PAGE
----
Like Jeff, I’d also like to think like Penrod, who wonders whether students feel welcome in learning environments and whether or not that affects their performance or involvement as composers in the learning environment. But instead of studying whether or not students feel welcome, I would like to study which pedagogical methods appeal to extroverts and which ones appeal to introverts (that is, I want to know which methods get them to be interested in and engage with the materials as well as their classmates).
Extroverted students will be more engaged by gregarious activities like group work, collaboration, and discussion, etc. Introverted students will be more engaged by more independent activities, like free-writing, individual brainstorming, and conferencing.
We would need notably diverse activities, two groups of students (one introverted, one extroverted; possibly categorized through Myers-Briggs or something equivalent), and a survey system that we could use to collect data and debrief.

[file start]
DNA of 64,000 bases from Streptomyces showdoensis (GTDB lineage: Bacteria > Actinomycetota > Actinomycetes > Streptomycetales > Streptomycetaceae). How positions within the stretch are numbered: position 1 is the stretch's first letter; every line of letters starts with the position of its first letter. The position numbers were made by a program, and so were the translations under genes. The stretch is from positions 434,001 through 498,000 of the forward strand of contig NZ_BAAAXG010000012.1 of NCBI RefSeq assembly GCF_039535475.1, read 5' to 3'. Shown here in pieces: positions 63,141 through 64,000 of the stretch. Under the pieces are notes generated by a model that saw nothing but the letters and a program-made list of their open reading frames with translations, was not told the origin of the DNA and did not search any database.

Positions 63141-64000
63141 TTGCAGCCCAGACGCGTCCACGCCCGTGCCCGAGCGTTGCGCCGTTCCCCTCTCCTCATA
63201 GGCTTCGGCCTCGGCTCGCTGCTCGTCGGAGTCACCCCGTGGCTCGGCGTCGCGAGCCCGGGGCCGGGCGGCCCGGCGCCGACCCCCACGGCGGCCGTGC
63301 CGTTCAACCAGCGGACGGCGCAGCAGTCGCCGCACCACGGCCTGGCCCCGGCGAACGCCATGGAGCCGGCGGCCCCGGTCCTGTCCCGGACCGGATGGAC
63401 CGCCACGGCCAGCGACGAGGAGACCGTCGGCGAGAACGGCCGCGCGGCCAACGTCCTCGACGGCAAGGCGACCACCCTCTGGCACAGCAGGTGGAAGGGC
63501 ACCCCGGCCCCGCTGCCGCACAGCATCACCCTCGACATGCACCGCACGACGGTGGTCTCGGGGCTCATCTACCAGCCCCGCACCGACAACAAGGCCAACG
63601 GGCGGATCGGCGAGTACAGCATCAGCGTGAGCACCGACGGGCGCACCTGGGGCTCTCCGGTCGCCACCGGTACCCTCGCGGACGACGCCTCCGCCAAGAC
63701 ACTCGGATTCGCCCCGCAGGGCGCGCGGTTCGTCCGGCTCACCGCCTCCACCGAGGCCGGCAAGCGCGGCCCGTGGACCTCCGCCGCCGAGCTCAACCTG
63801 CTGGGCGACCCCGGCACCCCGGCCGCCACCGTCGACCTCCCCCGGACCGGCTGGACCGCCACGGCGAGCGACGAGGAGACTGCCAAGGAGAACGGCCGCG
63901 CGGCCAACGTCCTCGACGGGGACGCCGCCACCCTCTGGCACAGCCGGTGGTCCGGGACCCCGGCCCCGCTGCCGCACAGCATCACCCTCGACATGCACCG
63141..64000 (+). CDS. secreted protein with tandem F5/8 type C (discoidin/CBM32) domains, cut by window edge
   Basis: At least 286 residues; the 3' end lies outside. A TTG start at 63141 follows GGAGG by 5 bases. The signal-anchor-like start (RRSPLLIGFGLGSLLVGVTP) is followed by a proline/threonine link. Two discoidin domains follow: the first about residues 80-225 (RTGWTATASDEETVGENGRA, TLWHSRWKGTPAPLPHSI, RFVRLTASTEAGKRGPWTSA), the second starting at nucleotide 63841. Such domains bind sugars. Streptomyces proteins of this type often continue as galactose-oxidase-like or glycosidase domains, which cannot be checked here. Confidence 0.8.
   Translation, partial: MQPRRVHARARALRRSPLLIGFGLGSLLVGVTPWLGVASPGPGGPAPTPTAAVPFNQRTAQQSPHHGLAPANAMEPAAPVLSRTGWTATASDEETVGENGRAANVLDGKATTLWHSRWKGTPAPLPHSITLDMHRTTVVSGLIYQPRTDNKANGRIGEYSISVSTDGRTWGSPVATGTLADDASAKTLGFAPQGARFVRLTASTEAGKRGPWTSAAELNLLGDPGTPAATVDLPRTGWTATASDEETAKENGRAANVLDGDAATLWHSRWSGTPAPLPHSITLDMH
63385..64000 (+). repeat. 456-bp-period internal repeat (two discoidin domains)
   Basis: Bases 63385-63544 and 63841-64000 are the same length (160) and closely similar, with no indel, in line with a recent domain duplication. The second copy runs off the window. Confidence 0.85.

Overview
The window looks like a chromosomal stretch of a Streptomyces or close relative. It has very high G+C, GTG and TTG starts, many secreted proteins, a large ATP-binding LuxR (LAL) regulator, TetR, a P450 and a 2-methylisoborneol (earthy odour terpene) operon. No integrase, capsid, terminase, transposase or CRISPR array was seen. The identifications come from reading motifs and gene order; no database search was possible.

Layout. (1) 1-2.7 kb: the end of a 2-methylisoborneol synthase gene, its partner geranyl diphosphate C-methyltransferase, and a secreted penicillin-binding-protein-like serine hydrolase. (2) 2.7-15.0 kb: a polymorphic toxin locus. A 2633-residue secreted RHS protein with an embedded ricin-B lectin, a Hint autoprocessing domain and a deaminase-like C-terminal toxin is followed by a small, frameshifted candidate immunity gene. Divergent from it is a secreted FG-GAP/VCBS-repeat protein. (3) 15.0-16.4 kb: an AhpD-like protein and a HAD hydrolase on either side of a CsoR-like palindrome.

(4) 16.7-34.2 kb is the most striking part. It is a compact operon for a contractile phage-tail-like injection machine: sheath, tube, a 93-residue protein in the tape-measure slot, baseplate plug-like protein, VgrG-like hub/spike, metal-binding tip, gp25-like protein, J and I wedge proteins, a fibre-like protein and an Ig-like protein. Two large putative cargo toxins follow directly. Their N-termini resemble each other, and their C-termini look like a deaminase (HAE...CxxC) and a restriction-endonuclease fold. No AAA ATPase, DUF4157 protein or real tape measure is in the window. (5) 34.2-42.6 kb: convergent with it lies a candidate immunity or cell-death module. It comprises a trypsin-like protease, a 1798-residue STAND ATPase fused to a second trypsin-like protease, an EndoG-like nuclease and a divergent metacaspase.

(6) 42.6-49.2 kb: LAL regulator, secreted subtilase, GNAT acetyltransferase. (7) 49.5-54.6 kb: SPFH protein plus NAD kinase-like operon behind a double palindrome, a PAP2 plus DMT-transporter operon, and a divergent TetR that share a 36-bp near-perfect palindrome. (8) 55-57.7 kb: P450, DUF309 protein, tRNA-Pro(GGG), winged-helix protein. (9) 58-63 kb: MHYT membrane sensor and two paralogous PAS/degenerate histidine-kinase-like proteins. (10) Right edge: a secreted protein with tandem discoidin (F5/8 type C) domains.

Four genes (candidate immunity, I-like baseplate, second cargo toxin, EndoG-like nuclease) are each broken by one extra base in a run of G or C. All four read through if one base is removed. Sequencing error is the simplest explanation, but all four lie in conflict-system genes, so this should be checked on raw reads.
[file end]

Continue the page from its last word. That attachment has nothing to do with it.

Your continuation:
Each student would participate in each activity, give feedback as to whether they liked it, felt engaged/inspired by it, etc., using a measurable scale, and then I would look for correlations in the data that would tell me which student type preferred which activity.
This study (which would assume that learning environments favor extroverted students) would be geared toward a hybrid pedagogy that would consist of mixed methods that could be used (in a “happy medium” sort of way) to engage both personality types evenly, and exclude none (also, this study proposal is inspired by the (scientifically-sound) ideas of Susan Cain: http://www.ted.com/talks/susan_cain_the_power_of_introverts.html).